Archive for June, 2012

Objectivist Blog Carnival

by Jason Stotts

Welcome to the June 21, 2012 edition of Objectivist Round Up!

This is the last time Erosophia will host as the Carnival as we know it is ending.  I want to thank Jenn for her efforts with it over the years and to all of my fellow contributors and hosters who have made it so successful.  For this week’s quote, I want to return to the essence of Objectivism. When asked one time to explain Objectivism “while standing on one foot”, Ayn Rand said that Objectivism is:

1. Metaphysics: Objective Reality
2. Epistemology: Reason
3. Ethics: Self-Interest
4. Politics: Capitalism

Without further ado, enjoy this week’s Carnival!

Darius Cooper presents The French Physiocrats on Natural Order posted at Practice Good Theory, saying, “I present a brief summary of the French Physiocrats”

Rational Jenn presents On Spanking and Limit-Setting and Keeping Kids Out of Traffic Already posted at Rational Jenn, saying, “This is my response to some recent internet discussions about spanking children.”

Diana Hsieh presents NoodleCast #141: Q&A Radio Podcast: Objectivity, Friendships, Child Labor, and More posted at Philosophy in Action, saying, “In Sunday’s Philosophy in Action Radio, Greg and I discussed objectively assessing yourself, friendships with subordinates at work, keeping up with the news, child labor laws, and more.”

Paul Hsieh presents The Nanny State And Universal Health Care posted at We Stand FIRM, saying, “My latest Forbes OpEd was on “The Dangerous Synergy Between The Nanny State And Universal Health Care”.”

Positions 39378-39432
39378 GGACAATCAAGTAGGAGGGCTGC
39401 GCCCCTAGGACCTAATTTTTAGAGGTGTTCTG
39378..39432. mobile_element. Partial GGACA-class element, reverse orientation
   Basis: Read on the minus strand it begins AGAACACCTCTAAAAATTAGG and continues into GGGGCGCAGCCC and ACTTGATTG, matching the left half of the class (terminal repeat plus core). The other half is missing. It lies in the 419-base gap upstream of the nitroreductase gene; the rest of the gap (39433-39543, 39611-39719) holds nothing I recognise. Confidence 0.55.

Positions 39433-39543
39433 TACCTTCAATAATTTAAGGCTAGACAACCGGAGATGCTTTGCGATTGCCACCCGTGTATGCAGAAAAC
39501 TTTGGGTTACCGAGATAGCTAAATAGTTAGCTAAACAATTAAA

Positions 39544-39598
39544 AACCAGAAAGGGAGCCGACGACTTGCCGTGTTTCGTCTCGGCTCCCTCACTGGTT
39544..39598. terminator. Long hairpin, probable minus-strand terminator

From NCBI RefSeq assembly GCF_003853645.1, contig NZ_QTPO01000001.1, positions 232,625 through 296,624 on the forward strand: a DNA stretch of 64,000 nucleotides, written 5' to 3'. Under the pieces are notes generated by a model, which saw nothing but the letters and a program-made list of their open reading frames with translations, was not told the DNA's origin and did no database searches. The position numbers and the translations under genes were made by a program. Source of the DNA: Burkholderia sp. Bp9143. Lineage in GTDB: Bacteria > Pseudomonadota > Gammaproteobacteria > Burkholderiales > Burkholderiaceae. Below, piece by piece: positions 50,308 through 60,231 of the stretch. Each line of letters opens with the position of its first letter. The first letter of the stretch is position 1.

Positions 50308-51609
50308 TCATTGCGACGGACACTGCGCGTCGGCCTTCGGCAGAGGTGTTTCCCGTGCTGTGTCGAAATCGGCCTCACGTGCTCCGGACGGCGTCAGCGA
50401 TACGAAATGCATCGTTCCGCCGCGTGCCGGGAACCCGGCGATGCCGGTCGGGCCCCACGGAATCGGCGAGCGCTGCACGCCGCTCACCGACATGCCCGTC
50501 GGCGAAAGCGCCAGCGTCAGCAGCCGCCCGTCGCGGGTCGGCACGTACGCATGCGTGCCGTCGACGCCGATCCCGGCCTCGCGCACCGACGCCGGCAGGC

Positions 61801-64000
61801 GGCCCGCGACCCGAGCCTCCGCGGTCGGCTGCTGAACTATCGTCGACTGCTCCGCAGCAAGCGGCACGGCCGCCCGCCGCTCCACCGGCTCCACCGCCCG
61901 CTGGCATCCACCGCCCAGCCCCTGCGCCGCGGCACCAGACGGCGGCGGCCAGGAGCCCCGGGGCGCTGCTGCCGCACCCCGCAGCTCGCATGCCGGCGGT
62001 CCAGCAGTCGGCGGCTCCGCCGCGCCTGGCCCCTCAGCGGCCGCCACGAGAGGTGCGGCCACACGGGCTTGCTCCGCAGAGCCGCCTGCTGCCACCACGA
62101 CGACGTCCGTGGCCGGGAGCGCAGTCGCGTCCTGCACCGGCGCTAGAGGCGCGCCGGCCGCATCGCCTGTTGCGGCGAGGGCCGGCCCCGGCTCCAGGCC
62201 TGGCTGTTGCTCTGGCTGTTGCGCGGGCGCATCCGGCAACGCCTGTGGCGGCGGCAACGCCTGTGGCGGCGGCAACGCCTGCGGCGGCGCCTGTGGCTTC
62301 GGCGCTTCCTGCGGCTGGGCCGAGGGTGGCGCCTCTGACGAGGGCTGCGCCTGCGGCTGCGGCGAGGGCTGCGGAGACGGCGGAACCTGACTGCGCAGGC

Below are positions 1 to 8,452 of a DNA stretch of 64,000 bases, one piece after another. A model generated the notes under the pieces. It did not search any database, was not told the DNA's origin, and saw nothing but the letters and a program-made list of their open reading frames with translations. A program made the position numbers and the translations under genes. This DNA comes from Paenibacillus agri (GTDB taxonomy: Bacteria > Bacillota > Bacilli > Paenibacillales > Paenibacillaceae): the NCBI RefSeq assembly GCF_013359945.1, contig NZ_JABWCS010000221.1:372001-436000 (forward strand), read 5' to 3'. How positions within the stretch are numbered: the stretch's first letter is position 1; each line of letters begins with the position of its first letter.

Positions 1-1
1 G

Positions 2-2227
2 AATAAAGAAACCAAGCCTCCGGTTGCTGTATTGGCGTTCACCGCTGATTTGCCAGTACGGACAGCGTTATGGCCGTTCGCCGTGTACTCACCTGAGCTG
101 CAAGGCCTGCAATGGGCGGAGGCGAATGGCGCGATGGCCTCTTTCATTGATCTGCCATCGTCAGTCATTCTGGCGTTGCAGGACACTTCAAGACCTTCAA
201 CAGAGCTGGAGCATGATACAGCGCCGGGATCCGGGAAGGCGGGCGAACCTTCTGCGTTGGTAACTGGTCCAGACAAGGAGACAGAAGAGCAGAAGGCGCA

Mike Zemack presents The Social Security Injustice posted at Principled Perspectives.

That concludes this edition. Submit your blog article to the next edition of objectivist round up using our carnival submission form. Past posts and future hosts can be found on our blog carnival index page.


by Jason Stotts

1. Republican Party Parodies Itself.

In what seems like it could only be a cruel parody of the Republican party, a representative in Michigan is being censured for daring to use the word “vagina” in a debate about…abortion.  You know, a medical procedure that involves a woman’s pudenda, unmentionables, and shameful parts.  Or, for those of us who don’t hate the body, a woman’s vulva, vagina, and uterus.  Frankly, if you can’t say the word vagina in legislative bodies, then you certainly shouldn’t be legislating about abortion.

2. Woman wins $900,000 for getting herpes.

Personally, I think that if you know you have an infectious disease, you do not disclose this fact to a sexual partner, and you do not even take the necessary steps to protect their welfare, then you should be liable for criminal charges of assault.